Advertisement
YOU ARE HERE: LAT HomeCollectionsProperty Assessment
IN THE NEWS

Property Assessment

NEWS
May 26, 1998 | STEPHANIE SIMON, TIMES STAFF WRITER
Does your car bump from pothole to pothole on ragged city streets? Blame it on Proposition 13. Is your neighborhood stable, full of old-timers enjoying low property taxes? Credit Proposition 13. The San Fernando Valley secession movement. O.J. Simpson's acquittal. The outlet malls gulping up strawberry fields on the Oxnard Plain. The fee for running a red light. The Wal-Mart by the freeway. The waiting list for John Grisham's latest at your local library.
Advertisement
CALIFORNIA | LOCAL
April 21, 1998 | REGINA HONG, SPECIAL TO THE TIMES
Residents have long claimed that increased truck traffic on Happy Camp Road is ruining their lives. Now a county assessment appeals board has agreed, granting whopping reductions in the values of two properties--with perhaps others to follow. The rulings are bittersweet victories for property owners Frank Zamrock and Suzanne Thomas.
CALIFORNIA | LOCAL
March 6, 1998 | SHELBY GRAD, TIMES STAFF WRITER
Thousands of new-home owners can expect to pay $300 to $700 in extra property taxes this year because of a change in the way the county calculates house values. Under the new system, the assessor's office is basing the tax bills for many new homes on the value of each property as well as the value of the subdivision's curbs, gutters, lighting and other improvements funded with certain types of special assessment bonds.
CALIFORNIA | LOCAL
February 25, 1998 | TRACY WILSON, TIMES STAFF WRITER
The rain was gone and the skies were clear--but the fear that gripped many Ojai Valley residents stuck Tuesday like caked-on river mud. "It's mostly psychological now," 56-year-old Art Isgur said, keeping an eye on the horizon. "You see a cloud in the sky and you start shaking." Isgur was among two dozen east Ojai residents who watched helplessly Monday as rushing flood waters inundated their homes. On Tuesday, he and others began to clean up the mess left behind.
CALIFORNIA | LOCAL
November 25, 1997 | DEBRA CANO, SPECIAL TO THE TIMES
For the first time in three decades, the Anaheim City School District is considering a building program that would open new schools and refurbish aging campuses. Officials will discuss tonight whether to ask voters next year to approve a bond issue that would pay for the project. "We're just running out of room, and we need some permanent solutions," Supt. Roberta Thompson said Monday. The district has not opened a new school since 1967.
CALIFORNIA | LOCAL
October 29, 1997 | SHELBY GRAD, TIMES STAFF WRITER
County supervisors on Tuesday again criticized Assessor Bradley L. Jacobs for his repeated refusal to participate in a state program that could ease the lengthy backlog in property-tax assessment appeals. "I have a little difficulty with you not working with us on this," Supervisor Charles V. Smith told Jacobs during a lengthy debate. "We are trying to help you do your job." But Jacobs said he would not back down, describing the state program as "a scheme" to raise property owners' taxes.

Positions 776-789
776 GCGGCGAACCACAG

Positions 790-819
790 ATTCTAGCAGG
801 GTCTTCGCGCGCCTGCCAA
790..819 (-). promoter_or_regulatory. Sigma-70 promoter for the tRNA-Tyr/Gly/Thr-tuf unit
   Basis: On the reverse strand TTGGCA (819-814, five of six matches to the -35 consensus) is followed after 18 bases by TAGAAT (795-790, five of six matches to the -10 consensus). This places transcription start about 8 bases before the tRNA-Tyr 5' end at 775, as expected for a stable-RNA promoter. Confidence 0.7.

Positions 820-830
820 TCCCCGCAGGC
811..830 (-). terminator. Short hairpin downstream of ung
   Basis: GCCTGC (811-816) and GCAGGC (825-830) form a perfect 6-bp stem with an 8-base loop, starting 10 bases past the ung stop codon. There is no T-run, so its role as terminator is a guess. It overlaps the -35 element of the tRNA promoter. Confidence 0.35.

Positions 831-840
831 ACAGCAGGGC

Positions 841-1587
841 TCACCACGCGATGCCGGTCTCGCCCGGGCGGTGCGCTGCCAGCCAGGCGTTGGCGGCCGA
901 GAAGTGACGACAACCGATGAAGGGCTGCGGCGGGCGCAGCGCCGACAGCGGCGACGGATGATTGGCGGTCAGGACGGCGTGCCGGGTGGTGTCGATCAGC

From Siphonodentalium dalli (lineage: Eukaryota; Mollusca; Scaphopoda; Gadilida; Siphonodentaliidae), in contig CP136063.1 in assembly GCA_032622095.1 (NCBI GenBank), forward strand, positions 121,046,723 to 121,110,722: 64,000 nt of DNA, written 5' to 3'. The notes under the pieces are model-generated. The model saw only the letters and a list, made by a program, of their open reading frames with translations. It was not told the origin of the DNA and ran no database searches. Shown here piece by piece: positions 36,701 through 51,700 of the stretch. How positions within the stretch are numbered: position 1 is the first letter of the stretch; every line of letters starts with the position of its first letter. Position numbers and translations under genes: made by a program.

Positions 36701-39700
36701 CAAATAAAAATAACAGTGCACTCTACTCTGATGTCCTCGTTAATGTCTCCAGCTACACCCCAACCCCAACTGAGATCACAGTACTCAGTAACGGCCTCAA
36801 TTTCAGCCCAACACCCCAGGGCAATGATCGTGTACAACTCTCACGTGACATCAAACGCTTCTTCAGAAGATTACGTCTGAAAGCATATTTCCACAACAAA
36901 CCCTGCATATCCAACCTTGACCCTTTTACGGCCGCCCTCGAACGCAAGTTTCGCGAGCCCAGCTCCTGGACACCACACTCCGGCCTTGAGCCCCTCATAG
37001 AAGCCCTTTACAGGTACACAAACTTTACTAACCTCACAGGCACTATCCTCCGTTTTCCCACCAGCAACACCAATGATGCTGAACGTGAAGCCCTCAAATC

CALIFORNIA | LOCAL
October 25, 1997
A panel of judges has ruled that a Los Angeles County board violated a state law by failing to give taxpayers who were appealing their property tax assessment enough notice before their hearings. The board must now pay whatever 23 taxpayers had asked for on their refund application, said their attorney, Robert A. Pool. He said they should receive a total of $1.5 million.
CALIFORNIA | LOCAL
October 1, 1997 | SYLVIA L. OLIANDE
Charging that a limousine service is being run out of their neighbor's home and is driving down the property values on their Calabasas cul-de-sac, seven neighbors won a judgment last week in small claims court. Sara Hyman, one of the seven neighbors on Park Antigua, said the dispute with Max's Limousine and Transportation Service has been going on for a year, and, although the city of Calabasas warned homeowner Judy Marino to stop conducting business from the property, she had not complied.
CALIFORNIA | LOCAL
September 13, 1997 | RADHA KRISHNAN THAMPI
Los Angeles County property owners have until 5 p.m. Monday to appeal their tax assessments for 1997-98. Although the county's property values have declined since the early 1990s, real estate prices have recently shown an upswing. Because of that, "we are hoping the number of appeal-filings will be lower this year," said John McKibben, Los Angeles County deputy executive officer, on Friday.
CALIFORNIA | LOCAL
August 20, 1997 | JEAN O. PASCO, SPECIAL TO THE TIMES
A nagging backlog of 35,000 appeals from Orange County home and business owners protesting past property tax assessments prodded county supervisors Tuesday to create two new three-person appeals boards to clear the logjam. Supervisors also ordered a review of the entire property-tax appeal process, including whether there is adequate staffing in the assessor's office. The assessor must provide auditors to attend appeal hearings and answer questions about how the disputed assessments were set.
Los Angeles Times Articles
|